Subsequent disclosures have corroborated O’Neill’s account about the importance of oil in Bush’s calculation. “According to some documents from Vice President Cheney’s March 2001 Energy Task Force included a map of Iraqi oil fields, pipelines, refineries, terminals, and potential areas for exploration. There also was a Pentagon chart titled “Foreign Suitors for Iraqi Oilfield Contracts,” and one chart detailing Iraqi oil and gas projects.” Judicial Watch, a conservative legal group, obtained task force-related Commerce Department papers corroborated this assertion (click here).

During “Mission Accomplished” in 2003, then Deputy Defense Secretary Paul Wolfowitz unflappably responded to a question about why Bush attacked Iraq, but not North Korea, by saying “Look, the primarily difference — to put it a little too simply — between North Korea and Iraq is that we had virtually no economic options with Iraq because the country floats on a sea of oil.” (click here)

John McCain said in May of 2008, “My friends, I will have an energy policy which will eliminate our dependence on oil from Middle East that will then prevent us from having ever to send our young men and women into conflict again in the Middle East.”**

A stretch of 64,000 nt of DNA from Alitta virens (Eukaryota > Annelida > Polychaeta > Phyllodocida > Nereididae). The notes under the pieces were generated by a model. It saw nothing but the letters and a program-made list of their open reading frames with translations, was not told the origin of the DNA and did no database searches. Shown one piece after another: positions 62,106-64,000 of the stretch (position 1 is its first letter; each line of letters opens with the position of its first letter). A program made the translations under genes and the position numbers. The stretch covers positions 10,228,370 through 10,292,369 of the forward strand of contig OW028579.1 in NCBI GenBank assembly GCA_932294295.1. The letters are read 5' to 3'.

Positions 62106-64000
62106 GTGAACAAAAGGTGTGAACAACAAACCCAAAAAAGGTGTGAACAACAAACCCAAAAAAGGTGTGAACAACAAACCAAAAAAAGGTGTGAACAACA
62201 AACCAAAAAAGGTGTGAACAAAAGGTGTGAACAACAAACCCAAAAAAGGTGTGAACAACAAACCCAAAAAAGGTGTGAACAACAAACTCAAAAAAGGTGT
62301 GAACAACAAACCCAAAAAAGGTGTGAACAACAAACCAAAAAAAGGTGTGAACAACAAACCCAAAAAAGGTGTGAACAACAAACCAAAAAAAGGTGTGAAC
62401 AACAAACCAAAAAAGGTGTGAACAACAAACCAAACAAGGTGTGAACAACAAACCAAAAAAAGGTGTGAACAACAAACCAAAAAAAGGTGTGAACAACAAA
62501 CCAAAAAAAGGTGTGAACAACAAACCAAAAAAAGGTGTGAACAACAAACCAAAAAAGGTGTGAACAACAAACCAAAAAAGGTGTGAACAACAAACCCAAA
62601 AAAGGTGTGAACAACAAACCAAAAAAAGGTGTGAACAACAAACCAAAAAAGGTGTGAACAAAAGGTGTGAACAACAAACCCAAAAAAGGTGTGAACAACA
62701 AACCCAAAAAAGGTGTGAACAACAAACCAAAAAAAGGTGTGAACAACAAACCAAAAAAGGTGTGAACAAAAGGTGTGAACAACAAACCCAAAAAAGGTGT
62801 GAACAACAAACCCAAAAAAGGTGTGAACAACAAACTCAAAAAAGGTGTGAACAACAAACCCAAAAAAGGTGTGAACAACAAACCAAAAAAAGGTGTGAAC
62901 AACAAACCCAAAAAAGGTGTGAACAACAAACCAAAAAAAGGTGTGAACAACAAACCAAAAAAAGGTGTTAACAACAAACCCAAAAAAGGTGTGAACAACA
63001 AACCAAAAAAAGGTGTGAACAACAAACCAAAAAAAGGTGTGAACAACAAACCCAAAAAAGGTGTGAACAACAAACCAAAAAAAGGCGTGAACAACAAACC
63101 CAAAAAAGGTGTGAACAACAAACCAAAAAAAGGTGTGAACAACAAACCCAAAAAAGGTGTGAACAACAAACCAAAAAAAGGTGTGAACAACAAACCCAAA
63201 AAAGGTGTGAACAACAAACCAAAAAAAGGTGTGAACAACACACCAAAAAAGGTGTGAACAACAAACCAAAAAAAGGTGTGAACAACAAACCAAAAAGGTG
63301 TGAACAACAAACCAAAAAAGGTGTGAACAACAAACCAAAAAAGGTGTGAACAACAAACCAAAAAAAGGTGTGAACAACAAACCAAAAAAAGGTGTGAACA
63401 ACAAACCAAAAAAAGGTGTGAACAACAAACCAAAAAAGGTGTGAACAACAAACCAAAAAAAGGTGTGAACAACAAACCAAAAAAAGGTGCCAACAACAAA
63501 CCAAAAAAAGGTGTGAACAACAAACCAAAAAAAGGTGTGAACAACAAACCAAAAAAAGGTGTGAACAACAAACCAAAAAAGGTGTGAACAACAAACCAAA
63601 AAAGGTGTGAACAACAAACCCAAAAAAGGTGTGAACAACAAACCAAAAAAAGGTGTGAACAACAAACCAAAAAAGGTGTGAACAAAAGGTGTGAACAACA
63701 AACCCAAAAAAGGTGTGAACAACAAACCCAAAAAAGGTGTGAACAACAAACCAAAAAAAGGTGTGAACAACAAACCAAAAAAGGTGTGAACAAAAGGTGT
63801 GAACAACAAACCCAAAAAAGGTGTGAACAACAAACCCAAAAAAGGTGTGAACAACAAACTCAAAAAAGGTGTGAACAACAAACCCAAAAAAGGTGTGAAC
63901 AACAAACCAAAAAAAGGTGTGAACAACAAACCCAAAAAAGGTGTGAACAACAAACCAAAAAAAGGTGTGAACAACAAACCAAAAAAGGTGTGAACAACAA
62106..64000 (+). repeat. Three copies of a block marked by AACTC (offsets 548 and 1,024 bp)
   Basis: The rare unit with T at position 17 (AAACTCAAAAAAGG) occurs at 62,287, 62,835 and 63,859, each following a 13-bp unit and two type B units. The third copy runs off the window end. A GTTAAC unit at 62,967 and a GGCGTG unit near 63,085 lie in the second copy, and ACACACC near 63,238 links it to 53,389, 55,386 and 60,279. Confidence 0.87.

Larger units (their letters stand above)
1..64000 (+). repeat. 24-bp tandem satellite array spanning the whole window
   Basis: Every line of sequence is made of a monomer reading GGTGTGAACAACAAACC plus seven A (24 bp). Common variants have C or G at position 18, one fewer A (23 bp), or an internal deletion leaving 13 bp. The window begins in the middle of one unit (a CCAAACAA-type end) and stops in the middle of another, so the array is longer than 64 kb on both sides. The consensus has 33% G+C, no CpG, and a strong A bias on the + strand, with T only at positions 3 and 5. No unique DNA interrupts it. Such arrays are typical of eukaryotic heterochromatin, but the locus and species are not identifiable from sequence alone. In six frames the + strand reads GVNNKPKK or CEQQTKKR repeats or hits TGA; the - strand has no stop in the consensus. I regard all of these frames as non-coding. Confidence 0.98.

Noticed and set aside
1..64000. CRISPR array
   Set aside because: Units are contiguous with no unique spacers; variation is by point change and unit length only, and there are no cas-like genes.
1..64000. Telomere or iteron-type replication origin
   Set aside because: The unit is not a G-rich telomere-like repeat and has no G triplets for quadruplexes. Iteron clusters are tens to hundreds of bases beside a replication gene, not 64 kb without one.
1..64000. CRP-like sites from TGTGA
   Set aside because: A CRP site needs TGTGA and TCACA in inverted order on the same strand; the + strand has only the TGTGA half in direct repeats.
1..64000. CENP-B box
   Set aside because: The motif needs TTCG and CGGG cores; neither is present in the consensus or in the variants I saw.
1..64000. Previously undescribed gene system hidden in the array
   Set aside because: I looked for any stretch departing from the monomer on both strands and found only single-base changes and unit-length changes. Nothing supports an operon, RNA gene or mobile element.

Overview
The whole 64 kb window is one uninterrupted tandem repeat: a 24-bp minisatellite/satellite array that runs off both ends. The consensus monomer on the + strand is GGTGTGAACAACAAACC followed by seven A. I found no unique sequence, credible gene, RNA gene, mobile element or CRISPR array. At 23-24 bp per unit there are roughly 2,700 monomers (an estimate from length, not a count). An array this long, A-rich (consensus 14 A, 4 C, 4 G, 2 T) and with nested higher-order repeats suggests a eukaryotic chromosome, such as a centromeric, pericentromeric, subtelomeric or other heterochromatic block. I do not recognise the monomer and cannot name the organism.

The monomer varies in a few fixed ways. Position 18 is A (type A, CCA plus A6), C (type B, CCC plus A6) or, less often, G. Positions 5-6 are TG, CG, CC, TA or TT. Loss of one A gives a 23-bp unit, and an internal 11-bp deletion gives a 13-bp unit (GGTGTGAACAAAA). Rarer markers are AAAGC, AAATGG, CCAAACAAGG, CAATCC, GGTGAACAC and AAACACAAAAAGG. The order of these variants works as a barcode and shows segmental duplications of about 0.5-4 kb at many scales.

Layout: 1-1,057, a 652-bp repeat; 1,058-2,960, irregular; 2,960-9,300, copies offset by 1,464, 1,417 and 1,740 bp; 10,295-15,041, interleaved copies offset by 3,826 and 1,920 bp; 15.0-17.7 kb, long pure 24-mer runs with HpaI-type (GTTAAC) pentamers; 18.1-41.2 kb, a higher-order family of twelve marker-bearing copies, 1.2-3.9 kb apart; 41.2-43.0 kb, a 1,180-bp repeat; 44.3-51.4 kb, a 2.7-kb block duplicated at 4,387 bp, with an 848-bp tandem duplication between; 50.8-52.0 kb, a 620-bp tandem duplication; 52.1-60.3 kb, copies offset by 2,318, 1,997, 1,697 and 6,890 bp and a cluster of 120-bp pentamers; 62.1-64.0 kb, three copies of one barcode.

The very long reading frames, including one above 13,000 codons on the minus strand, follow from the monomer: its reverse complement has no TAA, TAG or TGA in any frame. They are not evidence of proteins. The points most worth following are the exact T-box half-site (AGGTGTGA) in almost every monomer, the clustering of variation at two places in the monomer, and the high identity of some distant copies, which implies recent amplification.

McCain’s utterances have been interpreted to mean that his Middle East policy, if he had become President, would have nothing to do with freeing oppressed people, or defending ourselves against future attacks, or about weapons of mass destruction, or protecting Israel. It’s about gaining control of foreign oil.

Because it is only a matter of time before there is a serious oil-depletion crisis. A crash of some magnitude appears inevitable.  It is growing more and more likely that there will be wars for the last oil. “The American oil wars are being launched out of weakness, not strength. The American economy is teetering and without control of the remaining oil; it will collapse. There will be massive chaos in any case, when only enough oil remains for the American elite and whomever they choose to share it with.” Joe Lauria, *The Coming War with Iran: It’s About the Oil, Stupid*.

The bursting housing bubble, and Wall Street/big bank/big insurance meltdown, are just a preview of what the economic implications of peak oil, liquid-fuel scarcity, and the failure of a mythical “technological” solution, will have on the economy of the US and the developed world.

Whether or not we go to war for oil in the foreseeable future, there is little doubt that a Western consumer society on a global scale is unsupportable and new approaches to living within our means have to be considered.